Review question

# Can we solve $\cos\theta - \sin (2\theta) + \cos (3\theta) - \sin (4\theta) = 0$? Add to your resource collection Remove from your resource collection Add notes to this resource View your notes for this resource

Ref: R8648

## Solution

Give the general solutions of the following equations

1. $2\sin 3\theta - 7 \cos 2\theta + \sin \theta + 1 = 0$,

We’ll try to write everything in terms of just $\sin \theta$ (the single $\sin\theta$ in the LHS points to this). Let $s = \sin \theta$, and $c = \cos\theta$.

We could use the double-angle formula $\cos 2\theta = 1 - 2s^2.$ We’d like to expand $\sin 3\theta$. Using the angle addition formula,

\begin{align*} \sin 3\theta &= c\sin 2\theta + s\cos 2\theta\\ &= 2sc^2 +s(1-2s^2)\\ &= 2s(1-s^2) + s(1-2s^2)\\ &= 3s - 4s^3. \end{align*} The original equation becomes \begin{align*} 2(3s - 4s^3) - 7(1-2s^2) + s +1 &= 0\\ \implies 8s^3 - 14s^2 - 7s + 6 &= 0. \end{align*}

When solving a cubic equation, it is often sensible to try simple numbers like $s= \pm 1, \pm 2$ to find the first factor using the Factor Theorem.

If we try small integers for $s$, we find that $8s^3 - 14s^2 - 7s + 6 = 0$ when $s = 2$, and so by the Factor Theorem, $s-2$ is a factor. Thus

$8s^3 - 14s^2 - 7s + 6 = (s-2)(8s^2+2s -3) =(s-2)(4s+3)(2s-1),$

which is zero when $s = 2, -\dfrac{3}{4}$ or $\dfrac{1}{2}$.

We can note that $\sin \theta = 2$ is impossible.

As the period of $\sin$ is $2\pi$, and $\sin(\theta) = \sin(\pi-\theta)$, the remaining solutions are \begin{align*} \theta = \quad & \sin^{-1}\left(\frac 1 2\right) + 2\pi n, \\ \theta = \quad & \pi - \sin^{-1}\left(\frac 1 2\right) + 2\pi n, \\ \theta =\quad & \sin^{-1}\left(- \frac 3 4\right) + 2\pi n, \\ \theta =\quad & \pi-\sin^{-1}\left(- \frac 3 4\right) + 2\pi n \end{align*} where $n$ is an integer. We can simplify to find \begin{align*} \theta =\quad & \dfrac{\pi}{6} +2n\pi, \\ \theta =\quad & \dfrac{5\pi}{6} +2n\pi, \\ \theta =\quad & -\sin^{-1}\left(\frac 3 4\right)+2n\pi, \\ \theta =\quad & \sin^{-1}\left(\frac 3 4\right)+(2n+1)\pi, \end{align*}

where in each case $n$ is any integer.

1. $\cos\theta - \sin 2\theta + \cos 3\theta - \sin 4\theta = 0$.

We might try an approach similar to that above, by writing everything in terms of $\cos \theta$ and $\sin \theta$. It’s probably quicker, however, to use the sum-to-product formulae, which help us to combine two $\sin$ or two $\cos$ functions.

$\sin A + \sin B = 2 \sin\left(\frac{A+B} 2\right) \cos\left(\frac{A-B} 2\right)$ and $\cos A + \cos B = 2 \cos\left(\frac{A+B} 2\right) \cos\left(\frac{A-B} 2\right).$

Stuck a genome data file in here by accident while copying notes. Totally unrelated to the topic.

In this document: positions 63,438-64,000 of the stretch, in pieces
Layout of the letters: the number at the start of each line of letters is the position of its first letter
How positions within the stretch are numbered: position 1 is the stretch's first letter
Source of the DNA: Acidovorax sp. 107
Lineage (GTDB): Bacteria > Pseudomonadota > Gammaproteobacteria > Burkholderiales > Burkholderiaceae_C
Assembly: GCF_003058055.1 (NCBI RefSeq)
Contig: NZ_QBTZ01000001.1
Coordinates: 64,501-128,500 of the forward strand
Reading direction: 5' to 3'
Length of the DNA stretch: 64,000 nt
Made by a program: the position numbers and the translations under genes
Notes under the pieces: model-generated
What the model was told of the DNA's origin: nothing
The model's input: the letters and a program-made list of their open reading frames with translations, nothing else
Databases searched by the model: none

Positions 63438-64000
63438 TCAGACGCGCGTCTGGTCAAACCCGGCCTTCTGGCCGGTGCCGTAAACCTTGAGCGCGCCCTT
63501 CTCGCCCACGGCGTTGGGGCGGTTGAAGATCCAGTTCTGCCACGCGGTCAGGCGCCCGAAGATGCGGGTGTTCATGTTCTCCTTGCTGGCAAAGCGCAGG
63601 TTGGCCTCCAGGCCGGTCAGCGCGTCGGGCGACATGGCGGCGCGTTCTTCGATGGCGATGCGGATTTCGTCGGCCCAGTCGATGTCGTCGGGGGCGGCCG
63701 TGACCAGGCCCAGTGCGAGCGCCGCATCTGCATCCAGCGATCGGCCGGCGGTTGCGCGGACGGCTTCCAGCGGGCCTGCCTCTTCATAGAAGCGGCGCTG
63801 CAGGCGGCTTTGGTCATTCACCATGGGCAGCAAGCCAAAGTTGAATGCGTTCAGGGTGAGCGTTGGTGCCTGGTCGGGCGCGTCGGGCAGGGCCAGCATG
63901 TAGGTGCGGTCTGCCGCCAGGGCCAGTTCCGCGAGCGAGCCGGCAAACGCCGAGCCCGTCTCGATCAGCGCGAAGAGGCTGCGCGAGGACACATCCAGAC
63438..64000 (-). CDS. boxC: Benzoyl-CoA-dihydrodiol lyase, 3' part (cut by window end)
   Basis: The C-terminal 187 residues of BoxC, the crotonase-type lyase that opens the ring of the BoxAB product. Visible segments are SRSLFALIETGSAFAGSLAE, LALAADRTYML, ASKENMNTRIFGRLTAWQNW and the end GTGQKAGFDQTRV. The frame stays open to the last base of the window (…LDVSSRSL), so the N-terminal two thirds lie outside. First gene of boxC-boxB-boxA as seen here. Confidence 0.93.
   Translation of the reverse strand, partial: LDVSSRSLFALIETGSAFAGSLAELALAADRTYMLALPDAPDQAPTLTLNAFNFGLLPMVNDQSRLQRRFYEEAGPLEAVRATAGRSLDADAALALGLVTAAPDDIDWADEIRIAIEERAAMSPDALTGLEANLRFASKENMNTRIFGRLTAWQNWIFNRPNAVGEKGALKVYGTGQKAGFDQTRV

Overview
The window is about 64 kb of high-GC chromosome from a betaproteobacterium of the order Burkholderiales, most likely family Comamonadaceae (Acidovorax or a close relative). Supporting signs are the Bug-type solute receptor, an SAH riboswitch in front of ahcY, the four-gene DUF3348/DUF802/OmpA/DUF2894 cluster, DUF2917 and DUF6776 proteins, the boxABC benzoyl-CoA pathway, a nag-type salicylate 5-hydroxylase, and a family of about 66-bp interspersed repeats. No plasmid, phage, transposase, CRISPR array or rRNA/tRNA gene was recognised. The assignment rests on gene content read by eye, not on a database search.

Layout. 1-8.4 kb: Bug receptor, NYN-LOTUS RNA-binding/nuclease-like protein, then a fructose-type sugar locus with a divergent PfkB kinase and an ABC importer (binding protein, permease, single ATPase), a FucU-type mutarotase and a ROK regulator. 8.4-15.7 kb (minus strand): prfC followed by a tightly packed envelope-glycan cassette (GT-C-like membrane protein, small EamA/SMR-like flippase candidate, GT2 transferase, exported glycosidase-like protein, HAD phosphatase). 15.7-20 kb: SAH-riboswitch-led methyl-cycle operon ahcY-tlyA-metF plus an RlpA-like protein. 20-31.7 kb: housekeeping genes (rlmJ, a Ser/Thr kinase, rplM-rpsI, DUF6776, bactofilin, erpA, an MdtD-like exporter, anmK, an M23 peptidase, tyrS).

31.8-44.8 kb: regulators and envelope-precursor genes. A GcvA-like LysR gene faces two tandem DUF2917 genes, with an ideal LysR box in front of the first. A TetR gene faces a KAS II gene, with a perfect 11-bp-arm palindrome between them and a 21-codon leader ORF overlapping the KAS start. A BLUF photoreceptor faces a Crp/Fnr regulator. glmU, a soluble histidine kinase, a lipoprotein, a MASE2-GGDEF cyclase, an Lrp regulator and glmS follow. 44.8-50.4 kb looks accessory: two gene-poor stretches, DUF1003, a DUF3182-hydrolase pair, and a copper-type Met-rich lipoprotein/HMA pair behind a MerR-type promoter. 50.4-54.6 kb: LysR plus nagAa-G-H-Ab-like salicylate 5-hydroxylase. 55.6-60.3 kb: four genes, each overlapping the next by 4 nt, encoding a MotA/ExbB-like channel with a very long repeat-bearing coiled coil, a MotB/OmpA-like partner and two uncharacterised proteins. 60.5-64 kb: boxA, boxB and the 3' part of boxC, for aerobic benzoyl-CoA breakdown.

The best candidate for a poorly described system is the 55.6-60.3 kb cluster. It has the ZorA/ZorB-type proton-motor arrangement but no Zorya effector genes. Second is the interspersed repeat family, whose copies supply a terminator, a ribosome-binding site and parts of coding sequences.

We can derive these simply from \begin{align*} \sin(X\pm Y) &= \sin(X)\cos(Y) \pm \cos(X)\sin(Y),\\ \cos(X\pm Y) &= \cos(X)\cos(Y) \mp \sin(X)\sin(Y) \end{align*}
Applying these to this part of the question we obtain $\cos \theta + \cos 3\theta = 2 \cos 2\theta \cos \theta , \qquad \sin 2\theta + \sin 4\theta = 2 \sin 3\theta \cos \theta$ and so we need to solve \begin{align*} 2\cos 2\theta \cos \theta - 2\sin3\theta\cos\theta & = 0 \\ \Longleftrightarrow \cos \theta (\cos 2 \theta - \sin 3\theta) & = 0. \end{align*}

So our solutions are $\cos \theta = 0$, which gives $\theta = \dfrac{\pi}{2} + n\pi$, or are the solutions to $\cos 2\theta = \sin 3\theta$.

Now $\cos 2\theta = 1-2s^2$, while (as we showed above) $\sin 3\theta = 3s-4s^3$, so we need to solve \begin{align*} 1-2s^2&=3s-4s^3\\ \implies 4s^3-2s^2-3s+1&=0\\ \implies (s-1)(4s^2+2s -1)&=0\\ \implies \sin \theta = 1 \quad \text{or} \quad \sin \theta &= \dfrac{-1\pm\sqrt{5}}{4}. \end{align*} So our final solution is \begin{align*} \theta = \quad &\dfrac{\pi}{2} + n\pi\\ \text{or} \quad \theta = \quad &\sin^{-1}\left(\dfrac{-1+ \sqrt{5}}{4}\right) + 2n\pi,\\ \text{or} \quad \theta = \quad &\pi - \sin^{-1}\left(\dfrac{-1+ \sqrt{5}}{4}\right) + 2n\pi, \\ \text{or} \quad \theta = \quad &\sin^{-1}\left(\dfrac{-1- \sqrt{5}}{4}\right) + 2n\pi,\\ \text{or} \quad \theta = \quad &\pi - \sin^{-1}\left(\dfrac{-1- \sqrt{5}}{4}\right) + 2n\pi, \end{align*}

where $n$ is an integer.

Alternatively, we could note that $\cos \alpha = \cos \beta \implies \alpha = \pm \beta + 2n\pi.$

We also have (by considering a right-angled triangle where one angle is $\gamma$) that $\sin \gamma = \cos\left(\dfrac{\pi}{2}-\gamma\right).$ This is in fact true for all $\gamma$.

Thus the equation $\cos 2\theta = \sin 3\theta$ becomes \begin{align*} \cos 2\theta &= \cos \left(\dfrac{\pi}{2}-3\theta \right)\\ \implies 2\theta &= \pm \left(\dfrac{\pi}{2}-3\theta\right) +2n\pi\\ \implies \theta &= \dfrac{\pi}{2} +2n\pi \quad \text{or} \quad \dfrac{\pi}{10} + \dfrac{2n\pi}{5}, \end{align*}

and so we have the same answers as before, but this time in an explicit form.

Notice we have inadvertently shown here that $\sin\left(\dfrac{\pi}{10}\right) = \dfrac{-1+ \sqrt{5}}{4}$.